SUP surfing your inflatable stand up paddle board and comparisons with a hard SUP experience.
SUP in the UK has seen unprecedented growth during the last 18 months or so. Driven by the COVID pandemic, which has forced people to stay at home and make use of their local geographic waterways, stand up paddle boarding has filled a natural gap.
Inflatable stand up paddle boards have topped the poles in terms of popularity. Billed as easy to store, transport and generally live with, the humble iSUP has been the ‘go-to’ option (even though this actually might not be the best option…). There’s abundant chat about air board performance online. If you search any of the social media groups you’ll come across discussion. In a nutshell, however, cheaper inflatable SUP materials and manufacturing techniques make for less quality boards. This directly knocks on to performance.
Inflatable SUP performance.
But what do we mean by ‘performance’? On the face of it the term sounds elitist and many new paddlers (or even intermediate riders) may think this doesn’t apply. Yet stand up paddle board performance can be drilled down to a base level.
A stand up paddle board’s glide characteristics are key. Without beneficial glide (how much momentum your SUP carries after a few paddle strokes) a rider will have to put in additional effort. Fatigue sets in quicker and the whole thing just isn’t as much fun.
Tracking is another foundational SUP performance element. In tandem with glide tracking refers to how straight and true your board points. If it keeps veering from side to side (yaw) with correctional strokes required, again, it’s not as fulfilling an experience to pilot. Add inefficient glide to poor tracking and the whole process of stand up paddling becomes arduous.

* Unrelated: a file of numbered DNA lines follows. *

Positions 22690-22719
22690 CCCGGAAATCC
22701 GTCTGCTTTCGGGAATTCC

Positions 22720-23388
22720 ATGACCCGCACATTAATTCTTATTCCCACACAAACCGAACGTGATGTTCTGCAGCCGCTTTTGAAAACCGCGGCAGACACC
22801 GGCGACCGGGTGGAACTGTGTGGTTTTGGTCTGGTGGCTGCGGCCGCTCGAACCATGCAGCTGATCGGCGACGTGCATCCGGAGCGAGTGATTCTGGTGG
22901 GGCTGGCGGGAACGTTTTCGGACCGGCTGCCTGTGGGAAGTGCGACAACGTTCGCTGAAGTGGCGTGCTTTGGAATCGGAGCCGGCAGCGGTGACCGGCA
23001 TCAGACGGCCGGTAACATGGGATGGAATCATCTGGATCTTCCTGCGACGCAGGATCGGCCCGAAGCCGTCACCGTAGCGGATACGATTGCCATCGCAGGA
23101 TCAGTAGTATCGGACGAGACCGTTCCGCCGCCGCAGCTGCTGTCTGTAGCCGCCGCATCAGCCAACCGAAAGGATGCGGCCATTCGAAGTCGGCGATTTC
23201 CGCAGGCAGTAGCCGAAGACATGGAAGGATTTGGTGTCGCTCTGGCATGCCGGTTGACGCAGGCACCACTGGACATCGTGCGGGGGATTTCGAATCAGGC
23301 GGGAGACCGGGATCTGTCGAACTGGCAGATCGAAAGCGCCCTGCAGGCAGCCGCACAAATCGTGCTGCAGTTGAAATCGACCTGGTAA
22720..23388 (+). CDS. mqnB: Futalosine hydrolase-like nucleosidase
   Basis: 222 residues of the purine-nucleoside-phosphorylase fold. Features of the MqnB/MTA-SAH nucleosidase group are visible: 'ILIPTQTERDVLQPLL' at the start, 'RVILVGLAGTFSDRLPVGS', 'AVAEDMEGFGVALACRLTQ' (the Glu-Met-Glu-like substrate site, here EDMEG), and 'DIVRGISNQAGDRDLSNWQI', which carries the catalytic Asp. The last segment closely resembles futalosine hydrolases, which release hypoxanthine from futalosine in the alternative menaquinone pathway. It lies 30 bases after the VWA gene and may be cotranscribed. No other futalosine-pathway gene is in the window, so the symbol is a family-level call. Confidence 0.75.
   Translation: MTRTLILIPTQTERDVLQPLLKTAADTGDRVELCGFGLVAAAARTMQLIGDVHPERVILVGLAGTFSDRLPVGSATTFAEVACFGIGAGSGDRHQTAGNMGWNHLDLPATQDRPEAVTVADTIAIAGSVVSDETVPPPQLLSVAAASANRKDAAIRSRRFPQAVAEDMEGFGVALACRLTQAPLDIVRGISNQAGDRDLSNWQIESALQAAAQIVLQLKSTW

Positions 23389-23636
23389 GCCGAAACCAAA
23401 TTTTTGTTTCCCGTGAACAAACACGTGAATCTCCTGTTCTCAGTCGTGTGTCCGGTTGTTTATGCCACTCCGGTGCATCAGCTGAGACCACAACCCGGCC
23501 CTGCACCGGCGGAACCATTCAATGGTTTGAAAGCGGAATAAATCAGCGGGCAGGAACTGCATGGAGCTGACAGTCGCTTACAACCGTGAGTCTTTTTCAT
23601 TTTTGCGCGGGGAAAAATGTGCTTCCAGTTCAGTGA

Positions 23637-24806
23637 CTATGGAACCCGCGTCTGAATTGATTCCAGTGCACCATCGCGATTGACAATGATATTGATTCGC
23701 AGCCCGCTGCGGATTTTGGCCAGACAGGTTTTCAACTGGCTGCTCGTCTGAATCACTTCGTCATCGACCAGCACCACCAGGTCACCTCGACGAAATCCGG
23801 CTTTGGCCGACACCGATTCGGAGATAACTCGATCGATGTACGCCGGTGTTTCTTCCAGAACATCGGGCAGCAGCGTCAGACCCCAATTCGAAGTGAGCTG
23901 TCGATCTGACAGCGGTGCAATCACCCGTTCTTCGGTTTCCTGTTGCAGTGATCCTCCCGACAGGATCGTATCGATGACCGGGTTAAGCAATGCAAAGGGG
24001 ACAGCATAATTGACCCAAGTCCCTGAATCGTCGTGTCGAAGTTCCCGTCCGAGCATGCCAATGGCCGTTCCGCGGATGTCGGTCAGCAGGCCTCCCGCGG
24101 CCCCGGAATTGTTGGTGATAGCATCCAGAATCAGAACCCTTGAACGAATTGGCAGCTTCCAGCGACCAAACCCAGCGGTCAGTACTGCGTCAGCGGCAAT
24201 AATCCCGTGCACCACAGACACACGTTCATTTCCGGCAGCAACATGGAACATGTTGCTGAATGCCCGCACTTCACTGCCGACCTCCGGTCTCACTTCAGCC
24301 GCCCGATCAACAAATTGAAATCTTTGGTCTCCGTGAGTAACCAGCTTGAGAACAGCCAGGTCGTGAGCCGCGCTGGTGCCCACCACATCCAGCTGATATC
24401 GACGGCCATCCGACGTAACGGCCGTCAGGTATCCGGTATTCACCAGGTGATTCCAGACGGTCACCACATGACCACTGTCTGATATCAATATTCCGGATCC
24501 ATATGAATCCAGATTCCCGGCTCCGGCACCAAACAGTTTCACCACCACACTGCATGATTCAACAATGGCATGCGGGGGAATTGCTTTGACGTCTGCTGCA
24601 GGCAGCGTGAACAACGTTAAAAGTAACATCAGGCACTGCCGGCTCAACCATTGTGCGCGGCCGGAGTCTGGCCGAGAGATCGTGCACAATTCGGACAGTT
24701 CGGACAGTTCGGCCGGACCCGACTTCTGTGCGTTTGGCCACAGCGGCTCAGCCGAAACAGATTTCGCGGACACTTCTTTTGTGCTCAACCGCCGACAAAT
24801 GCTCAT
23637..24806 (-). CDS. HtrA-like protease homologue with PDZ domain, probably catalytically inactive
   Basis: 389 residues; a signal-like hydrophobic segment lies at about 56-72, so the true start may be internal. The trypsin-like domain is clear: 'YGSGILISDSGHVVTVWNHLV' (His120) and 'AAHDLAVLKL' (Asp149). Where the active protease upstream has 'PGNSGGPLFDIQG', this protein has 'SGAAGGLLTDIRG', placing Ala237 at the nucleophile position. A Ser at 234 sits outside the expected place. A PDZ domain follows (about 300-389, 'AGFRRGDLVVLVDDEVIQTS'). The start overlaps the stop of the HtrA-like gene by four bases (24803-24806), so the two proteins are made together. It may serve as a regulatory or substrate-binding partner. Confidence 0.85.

All the above is based on the simple practice of driving your iSUP a short distance on flat, placid water. If you then try and advance your skills, taking your board into more ‘condition’ led SUP environments you can appreciate how inefficient (and possibly unsafe) this will be with a cheap inflatable stand up paddle board. And we say ‘cheap’ not ‘budget’.
It’s possible to purchase a good budget inflatable SUP that does an admirable job on the water. ‘Cheap’ inflatables just aren’t worth it though… Freshwater Bay Paddleboard Co’s range of inflatables are made from premium materials and manufactured to top spec. Our kit certainly doesn’t fit the cheap mould, which you’ll appreciate as soon as you lay hands on one.
10’6 All-Round iSUP
10’6 All-Round iSUP
Stable enough for any new rider to get on the water, but manoeuvrable enough to keep any experienced rider happy.
Hard shell SUP performance.